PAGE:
UN Human Rights Chief Owes Israel an Apology; Danes Owe One to ex-Shin Bet Head

It is to be hoped that Mary Robinson conducts human rights affairs with more objectivity than is revealed by her handling of a shooting incident in Hebron last year, writes Ze'ev Schiff. As for the Danes, they don't deserve Carmi Gillon.

Ze'ev Schiff
Ha'aretz Defense Columnist
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Ze'ev Schiff
Ha'aretz Defense Columnist

On November 12 last year, when the Palestinian Intifada was already in full swing, Mary Robinson, the United Nations High Commissioner for Human Rights, came on an official visit to Israel and the Palestinian territories. Mary Robinson was already well-known in the past, having served as the president of the Republic of Ireland. Whether because of her position in the UN, or for other reasons, she had a reputation as being anti-Israel. But this did not interfere with her visit, because her hosts in Israel decided to afford her all due respect.

During her visit, however, something extraordinary happened. While Robinson was visiting the area of Hebron and Kiryat Arba, those accompanying her proposed that she visit the Jewish neighborhood of Tel Rumeida, in the Israeli-controlled section of Hebron. Her bodyguards were provided by the UN force in the area known as TIPH - Temporary International Presence in Hebron.

On the way, shots were fired at her convoy. One tracer bullet hit the vehicle that was accompanying Robinson. The travelling party's immediate assumption was that the shots had been fired by Israelis, apparently Jewish settlers who were trying to target the important guest.

When he greeted the UN guest on his own turf, Palestinian Authority Chairman Yasser Arafat offered Robinson the car in which he himself usually travels, which is armor-plated for protection against the Israelis. By remaining silent, Robinson became an accessory to the accusations levelled at Israel.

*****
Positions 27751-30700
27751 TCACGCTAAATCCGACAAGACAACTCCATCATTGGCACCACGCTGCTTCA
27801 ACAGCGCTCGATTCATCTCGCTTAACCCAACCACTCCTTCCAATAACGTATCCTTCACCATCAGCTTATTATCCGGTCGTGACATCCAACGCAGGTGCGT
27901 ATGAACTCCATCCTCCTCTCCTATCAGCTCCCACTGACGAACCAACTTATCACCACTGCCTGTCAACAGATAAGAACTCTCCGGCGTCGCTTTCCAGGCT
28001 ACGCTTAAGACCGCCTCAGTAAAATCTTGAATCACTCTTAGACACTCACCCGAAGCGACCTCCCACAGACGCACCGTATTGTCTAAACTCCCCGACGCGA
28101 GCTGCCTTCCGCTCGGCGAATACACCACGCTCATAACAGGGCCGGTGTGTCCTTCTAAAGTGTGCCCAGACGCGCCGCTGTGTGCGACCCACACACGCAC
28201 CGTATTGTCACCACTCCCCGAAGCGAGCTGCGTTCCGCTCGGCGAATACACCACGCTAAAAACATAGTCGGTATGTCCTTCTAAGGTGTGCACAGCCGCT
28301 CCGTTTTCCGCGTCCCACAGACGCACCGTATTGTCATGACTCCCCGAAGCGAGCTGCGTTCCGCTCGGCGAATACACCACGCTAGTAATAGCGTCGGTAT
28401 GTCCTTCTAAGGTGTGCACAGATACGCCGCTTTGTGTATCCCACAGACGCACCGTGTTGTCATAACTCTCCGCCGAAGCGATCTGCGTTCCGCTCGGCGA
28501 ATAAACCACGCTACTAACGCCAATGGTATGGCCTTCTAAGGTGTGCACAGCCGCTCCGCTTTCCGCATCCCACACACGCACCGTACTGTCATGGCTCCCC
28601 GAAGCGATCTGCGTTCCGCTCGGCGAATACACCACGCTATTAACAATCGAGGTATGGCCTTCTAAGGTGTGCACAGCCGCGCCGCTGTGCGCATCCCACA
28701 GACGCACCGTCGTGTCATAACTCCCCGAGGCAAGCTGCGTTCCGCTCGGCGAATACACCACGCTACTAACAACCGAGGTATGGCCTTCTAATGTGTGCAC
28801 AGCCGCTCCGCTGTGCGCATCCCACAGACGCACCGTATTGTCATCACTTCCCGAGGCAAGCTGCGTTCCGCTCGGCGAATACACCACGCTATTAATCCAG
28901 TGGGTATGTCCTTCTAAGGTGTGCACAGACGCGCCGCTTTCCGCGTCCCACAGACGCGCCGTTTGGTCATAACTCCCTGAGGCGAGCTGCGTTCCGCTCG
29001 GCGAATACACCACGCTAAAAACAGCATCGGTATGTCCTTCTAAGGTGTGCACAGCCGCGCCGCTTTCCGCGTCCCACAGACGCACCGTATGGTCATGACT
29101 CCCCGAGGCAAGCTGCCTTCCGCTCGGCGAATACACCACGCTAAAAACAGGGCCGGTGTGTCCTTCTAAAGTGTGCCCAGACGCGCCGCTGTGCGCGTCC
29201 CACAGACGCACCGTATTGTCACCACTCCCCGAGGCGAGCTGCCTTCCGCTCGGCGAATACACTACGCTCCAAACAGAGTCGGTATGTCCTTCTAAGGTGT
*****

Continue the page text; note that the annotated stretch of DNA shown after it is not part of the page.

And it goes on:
The remnants of the bullet were extracted from the UN vehicle and sent for ballistic tests. Ironically, these were performed by the ballistics department of the Danish police. The UN report on the ballistic tests was recently published, and the findings indicate that the bullet that hit the vehicle was fired from an AK-47 Kalachnikov rifle. This is a weapon with which Palestinians, including members of the security forces, are armed. Such weapons are not used by IDF soldiers or the Jewish settlers.

To the credit of the TIPH people, they did not confine themselves to ballistic tests alone. Their personnel in the area conducted a reconstruction at the site of the shooting, together with the Danish experts. The report containing the results of the reconstruction "clearly designated the origin of the shot: a house in the H1 area, north of Bal Al-Zawiya." A reminder: H1 is the area under Palestinian control in Hebron. From all this, it should have been concluded that those who fired at Ms. Robinson's convoy were Palestinians.

This concludes the affair, except that what is now missing is a statement by the honorable lady, Mary Robinson. More precisely, an apology for the blame she cast on Israel. But this has not happened. It is to be hoped that she conducts international affairs in the field of human rights with more forthrightness and objectivity. Courage and honesty are not what she has displayed in the case before us.

The truth of this whole affair was uncovered by the Danish ballistic experts at the very time that an unbelievable campaign is being conducted in that country against the person who has been designated as Israel's ambassador to Copenhagen, former Shin Bet security head Carmi Gillon.

Denmark is a country that has been blessed with everything that is good. It has no minority that is trying to change the face of the country and it has never suffered from terrorism. It even went through the Nazi period without any real damage. If we were lucky enough to be in the Danes' shoes, I would not dare advise them how to behave during a war.

What is worrying about Denmark is that the radical left in that country has succeeded in extracting anti-Semitic sentiments from the national hiding-place. Perhaps more suited to Denmark is the friendship of the radical Pol Pot, who is admired there by the left.

They are not out to get Carmi Gillon, they are out to get Israel. Carmi Gillon, who never demanded that torture be carried out even though the Danish press has said so, is too good for Denmark. As an Israeli, he is sacrificing a lot in order to prevent a situation in which Israel will end up not sending an ambassador to Denmark at all, as several Knesset members have proposed.

Presumably in Denmark, after all, there are also good and rational people and not just hypocrites who put Denmark's past to shame.



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